Cutting remarks

Don’t ever call me Willy!
She’ll go home…if they ever fish her out of the river.
I may have to beat your brains out
That’s it scream, Cookie. No one is ever gonna hear you down here!
I’ll break any man who takes his eyes off that suitcase.
The people you have to deal with are lice

Union Station (1950) squad of menacing men in fedoras 2


This is one cool film. BUT first you gotta get over the coincidence of the beginning of the story. Once past that it’s just great to watch Lt. William Calhoun wander on down through his station. Stopping everyday crooks as the bigger drama unfolds before him. Watching all his men fill the unique architecture of the station alongside the little Irishman Inspector Donnelly sprouting words of wisdom and orders at every turn. You get stake-outs, suspenseful tails, one of which is on the elevated train line and is especially good. It’s got brutal interrogation, shocking violence and what we love seeing in film noir, many cool backdrop camera angles of vents, pipes, alleyways and tunnels all lit up in beautiful black and white.

With a fast paced run-time of 80 minutes. This exciting film is perfect for a work night.

Rating score

Wolfman’s rating 8.5/10      IMDB 6.8/10


They Made Me a Fugitive (1947) British Film Noir With Trevor Howard And His Trusty Milk Bottle

They Made Me a Fugitive (1947) I Became a Criminal trevor howard british film noir poster

The backroom of the London high street Valhalla Undertaking Company was filled with darkness. The walls and floor space taken up by stacks of wooden coffins. Stood in the bleak setting were a bunch of shifty looking cockney geezers. Gangsters. Rough looking thugs with thick necks, cauliflower ears and busted up flat noses. In amongst those brutish frames you had the usual crafty looking types. Weasel looking type. Sly and creepy. Ready to shank you in the back for a few bob or maybe just for the fun of it. You also had the loyal sidekicks in the mix. Eager to crack skulls with brass knuckle dusters. An older, mother figure organised as she kept an eye on the business. As long as a little extra came her way she was happy. Continue reading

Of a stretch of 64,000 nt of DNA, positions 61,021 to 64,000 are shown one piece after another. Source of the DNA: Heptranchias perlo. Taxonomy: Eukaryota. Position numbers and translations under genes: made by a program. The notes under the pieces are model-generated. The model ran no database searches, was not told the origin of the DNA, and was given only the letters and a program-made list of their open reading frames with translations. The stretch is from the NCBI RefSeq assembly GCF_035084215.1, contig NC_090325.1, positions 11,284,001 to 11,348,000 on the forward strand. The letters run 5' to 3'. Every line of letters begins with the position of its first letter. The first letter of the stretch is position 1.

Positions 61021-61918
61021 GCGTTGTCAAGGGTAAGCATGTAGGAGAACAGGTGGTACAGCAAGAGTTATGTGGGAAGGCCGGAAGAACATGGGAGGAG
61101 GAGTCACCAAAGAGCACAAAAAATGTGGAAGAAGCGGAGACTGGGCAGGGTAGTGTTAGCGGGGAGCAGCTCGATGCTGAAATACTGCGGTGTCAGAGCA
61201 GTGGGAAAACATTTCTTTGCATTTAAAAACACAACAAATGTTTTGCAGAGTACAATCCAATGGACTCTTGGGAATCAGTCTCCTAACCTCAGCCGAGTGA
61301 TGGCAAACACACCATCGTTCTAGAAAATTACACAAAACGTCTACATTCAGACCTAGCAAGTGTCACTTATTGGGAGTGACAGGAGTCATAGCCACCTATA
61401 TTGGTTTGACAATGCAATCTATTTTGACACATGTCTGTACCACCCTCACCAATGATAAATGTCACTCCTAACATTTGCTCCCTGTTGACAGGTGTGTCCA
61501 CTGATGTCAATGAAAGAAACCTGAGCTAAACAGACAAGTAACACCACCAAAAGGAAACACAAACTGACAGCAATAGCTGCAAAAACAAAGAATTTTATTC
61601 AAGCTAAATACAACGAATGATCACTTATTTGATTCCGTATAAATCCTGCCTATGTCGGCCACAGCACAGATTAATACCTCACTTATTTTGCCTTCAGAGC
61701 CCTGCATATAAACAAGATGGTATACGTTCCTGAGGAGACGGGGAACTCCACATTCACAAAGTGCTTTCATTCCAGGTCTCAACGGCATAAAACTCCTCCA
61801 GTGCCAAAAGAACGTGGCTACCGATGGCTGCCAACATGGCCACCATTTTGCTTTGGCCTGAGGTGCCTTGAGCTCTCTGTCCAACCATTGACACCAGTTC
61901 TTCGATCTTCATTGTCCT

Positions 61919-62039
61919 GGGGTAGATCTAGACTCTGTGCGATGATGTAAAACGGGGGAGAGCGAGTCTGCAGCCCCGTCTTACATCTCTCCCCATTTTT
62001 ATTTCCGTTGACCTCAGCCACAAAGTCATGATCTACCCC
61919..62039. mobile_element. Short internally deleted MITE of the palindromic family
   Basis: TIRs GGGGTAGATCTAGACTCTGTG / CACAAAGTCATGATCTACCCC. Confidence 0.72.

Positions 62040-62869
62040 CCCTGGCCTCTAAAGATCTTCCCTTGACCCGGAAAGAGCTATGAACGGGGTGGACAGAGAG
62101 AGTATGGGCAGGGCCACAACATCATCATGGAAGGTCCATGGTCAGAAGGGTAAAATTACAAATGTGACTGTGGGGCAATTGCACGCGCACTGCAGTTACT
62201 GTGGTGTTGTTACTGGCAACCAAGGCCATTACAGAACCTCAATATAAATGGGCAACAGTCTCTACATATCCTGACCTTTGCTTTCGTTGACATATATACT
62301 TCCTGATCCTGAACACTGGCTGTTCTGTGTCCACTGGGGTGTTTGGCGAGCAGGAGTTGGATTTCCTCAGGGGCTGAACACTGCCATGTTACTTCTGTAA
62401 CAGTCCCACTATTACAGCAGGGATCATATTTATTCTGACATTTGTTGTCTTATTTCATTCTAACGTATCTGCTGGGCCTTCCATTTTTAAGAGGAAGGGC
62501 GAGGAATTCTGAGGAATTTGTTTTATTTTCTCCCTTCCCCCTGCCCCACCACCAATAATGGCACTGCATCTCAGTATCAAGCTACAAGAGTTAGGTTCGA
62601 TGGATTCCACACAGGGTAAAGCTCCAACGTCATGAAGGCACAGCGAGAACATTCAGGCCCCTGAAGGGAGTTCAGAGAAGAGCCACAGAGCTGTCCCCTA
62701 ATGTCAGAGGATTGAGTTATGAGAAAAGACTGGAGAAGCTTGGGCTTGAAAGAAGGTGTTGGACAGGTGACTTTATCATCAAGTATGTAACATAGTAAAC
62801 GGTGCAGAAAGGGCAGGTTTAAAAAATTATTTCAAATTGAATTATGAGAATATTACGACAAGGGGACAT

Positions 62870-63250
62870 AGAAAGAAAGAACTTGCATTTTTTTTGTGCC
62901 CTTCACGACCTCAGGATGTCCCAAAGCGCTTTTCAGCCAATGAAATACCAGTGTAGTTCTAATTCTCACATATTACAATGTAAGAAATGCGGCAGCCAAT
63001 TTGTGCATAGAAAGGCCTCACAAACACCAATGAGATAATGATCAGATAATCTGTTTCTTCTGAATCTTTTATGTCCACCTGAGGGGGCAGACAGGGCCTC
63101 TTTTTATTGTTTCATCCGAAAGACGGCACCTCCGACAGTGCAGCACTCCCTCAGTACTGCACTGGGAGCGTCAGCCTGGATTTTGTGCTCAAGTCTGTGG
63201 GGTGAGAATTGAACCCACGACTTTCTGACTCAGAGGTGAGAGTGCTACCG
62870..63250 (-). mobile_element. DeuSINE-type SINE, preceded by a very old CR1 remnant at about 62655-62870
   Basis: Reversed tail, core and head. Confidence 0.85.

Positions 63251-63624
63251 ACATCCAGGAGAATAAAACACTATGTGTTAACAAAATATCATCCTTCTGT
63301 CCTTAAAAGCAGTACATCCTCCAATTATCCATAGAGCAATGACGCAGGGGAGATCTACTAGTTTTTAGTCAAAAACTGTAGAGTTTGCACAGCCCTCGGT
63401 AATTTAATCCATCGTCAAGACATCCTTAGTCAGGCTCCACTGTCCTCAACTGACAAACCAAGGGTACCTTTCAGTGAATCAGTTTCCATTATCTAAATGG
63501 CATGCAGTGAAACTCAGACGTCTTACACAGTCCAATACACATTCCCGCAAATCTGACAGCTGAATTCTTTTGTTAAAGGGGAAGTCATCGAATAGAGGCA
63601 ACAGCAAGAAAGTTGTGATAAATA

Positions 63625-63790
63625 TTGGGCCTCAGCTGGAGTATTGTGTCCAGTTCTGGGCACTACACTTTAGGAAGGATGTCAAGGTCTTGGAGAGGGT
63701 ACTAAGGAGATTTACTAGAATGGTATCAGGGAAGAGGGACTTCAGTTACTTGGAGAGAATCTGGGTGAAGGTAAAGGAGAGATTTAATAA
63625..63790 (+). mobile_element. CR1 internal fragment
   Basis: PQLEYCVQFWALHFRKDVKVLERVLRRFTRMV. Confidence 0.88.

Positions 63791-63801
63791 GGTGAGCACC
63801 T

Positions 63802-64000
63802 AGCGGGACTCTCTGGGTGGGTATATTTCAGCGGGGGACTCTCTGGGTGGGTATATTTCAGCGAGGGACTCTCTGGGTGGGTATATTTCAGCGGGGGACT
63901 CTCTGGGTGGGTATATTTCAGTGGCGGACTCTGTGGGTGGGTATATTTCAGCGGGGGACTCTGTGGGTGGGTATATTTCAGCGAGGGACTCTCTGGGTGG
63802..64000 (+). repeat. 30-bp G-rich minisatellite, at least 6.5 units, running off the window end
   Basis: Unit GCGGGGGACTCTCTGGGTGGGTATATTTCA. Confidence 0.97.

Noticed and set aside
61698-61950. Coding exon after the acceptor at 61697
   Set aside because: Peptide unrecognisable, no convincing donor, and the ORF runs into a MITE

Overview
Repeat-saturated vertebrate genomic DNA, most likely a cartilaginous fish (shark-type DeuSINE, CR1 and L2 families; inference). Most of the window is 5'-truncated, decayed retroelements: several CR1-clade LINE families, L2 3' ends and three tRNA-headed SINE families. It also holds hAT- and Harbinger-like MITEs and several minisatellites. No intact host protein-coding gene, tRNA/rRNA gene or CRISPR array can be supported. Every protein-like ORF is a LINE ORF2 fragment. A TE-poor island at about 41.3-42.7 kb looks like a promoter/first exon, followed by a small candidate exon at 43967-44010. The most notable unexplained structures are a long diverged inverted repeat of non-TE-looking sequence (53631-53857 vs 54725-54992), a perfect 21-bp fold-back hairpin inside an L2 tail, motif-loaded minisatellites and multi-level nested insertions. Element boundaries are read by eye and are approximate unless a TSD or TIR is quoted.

Where the Sidewalk Ends (1950) Film Noir That Hits Like A Sucker Punch

Where the Sidewalk Ends (1950) Dana Andrews Gary Merrill Gene Tierney film noir poster

Detective Sgt. Mark Dixon (Dana Andrews) despises criminals. Loves nothing better than burying his knuckles into some hoodlums ribcage. Sometimes you hear the crack. That wince of pain is also satisfying. Better still, landing a clean, perfectly placed right hook, pow, straight to the jaw. He punches the air. If you’re lucky you’ll catch that sweet moment when the lights go out within their eyes. He smiles with the thought. Continue reading

Storm Warning (1951) President Reagan In Klan Film With Ginger Rogers And Doris Day!… Saaay Whaaat!

Storm Warning (1951) Ginger Rogers Ronald Reagan Doris Day Steve Cochran movie poster

I was intrigued with Storm Warning not only by it’s daunting subject matter but also alarmed to see three actors included that I just couldn’t fathom in a movie based around the Ku Klux Klan. Stamped on the poster are the names of three giant stars. The future President Of The United States, Ronald Reagan and the all singing, all dancing ladies, Ginger Rogers and butter wouldn’t melt in her mouth, Doris Day. Seriously WTF? Continue reading